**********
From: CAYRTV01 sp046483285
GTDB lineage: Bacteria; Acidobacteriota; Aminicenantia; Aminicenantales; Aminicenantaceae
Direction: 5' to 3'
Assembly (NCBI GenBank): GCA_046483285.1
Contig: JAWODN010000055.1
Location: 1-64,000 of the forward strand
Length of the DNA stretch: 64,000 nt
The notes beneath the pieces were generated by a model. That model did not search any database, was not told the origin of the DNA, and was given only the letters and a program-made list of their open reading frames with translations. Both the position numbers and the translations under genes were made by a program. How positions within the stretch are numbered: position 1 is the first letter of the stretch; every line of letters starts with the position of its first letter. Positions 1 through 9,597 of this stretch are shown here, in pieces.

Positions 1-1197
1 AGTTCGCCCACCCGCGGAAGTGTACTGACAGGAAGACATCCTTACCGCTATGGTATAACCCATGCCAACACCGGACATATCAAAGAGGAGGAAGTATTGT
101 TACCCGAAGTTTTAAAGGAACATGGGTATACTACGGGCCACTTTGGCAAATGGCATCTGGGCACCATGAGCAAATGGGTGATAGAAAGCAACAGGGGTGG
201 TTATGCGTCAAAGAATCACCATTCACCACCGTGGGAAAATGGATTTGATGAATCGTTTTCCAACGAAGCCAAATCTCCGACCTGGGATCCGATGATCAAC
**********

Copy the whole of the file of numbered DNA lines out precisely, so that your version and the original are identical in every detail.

From: CAYRTV01 sp046483285
GTDB lineage: Bacteria; Acidobacteriota; Aminicenantia; Aminicenantales; Aminicenantaceae
Direction: 5' to 3'
Assembly (NCBI GenBank): GCA_046483285.1
Contig: JAWODN010000055.1
Location: 1-64,000 of the forward strand
Length of the DNA stretch: 64,000 nt
The notes beneath the pieces were generated by a model. That model did not search any database, was not told the origin of the DNA, and was given only the letters and a program-made list of their open reading frames with translations. Both the position numbers and the translations under genes were made by a program. How positions within the stretch are numbered: position 1 is the first letter of the stretch; every line of letters starts with the position of its first letter. Positions 1 through 9,597 of this stretch are shown here, in pieces.

Positions 1-1197
1 AGTTCGCCCACCCGCGGAAGTGTACTGACAGGAAGACATCCTTACCGCTATGGTATAACCCATGCCAACACCGGACATATCAAAGAGGAGGAAGTATTGT
101 TACCCGAAGTTTTAAAGGAACATGGGTATACTACGGGCCACTTTGGCAAATGGCATCTGGGCACCATGAGCAAATGGGTGATAGAAAGCAACAGGGGTGG
201 TTATGCGTCAAAGAATCACCATTCACCACCGTGGGAAAATGGATTTGATGAATCGTTTTCCAACGAAGCCAAATCTCCGACCTGGGATCCGATGATCAAC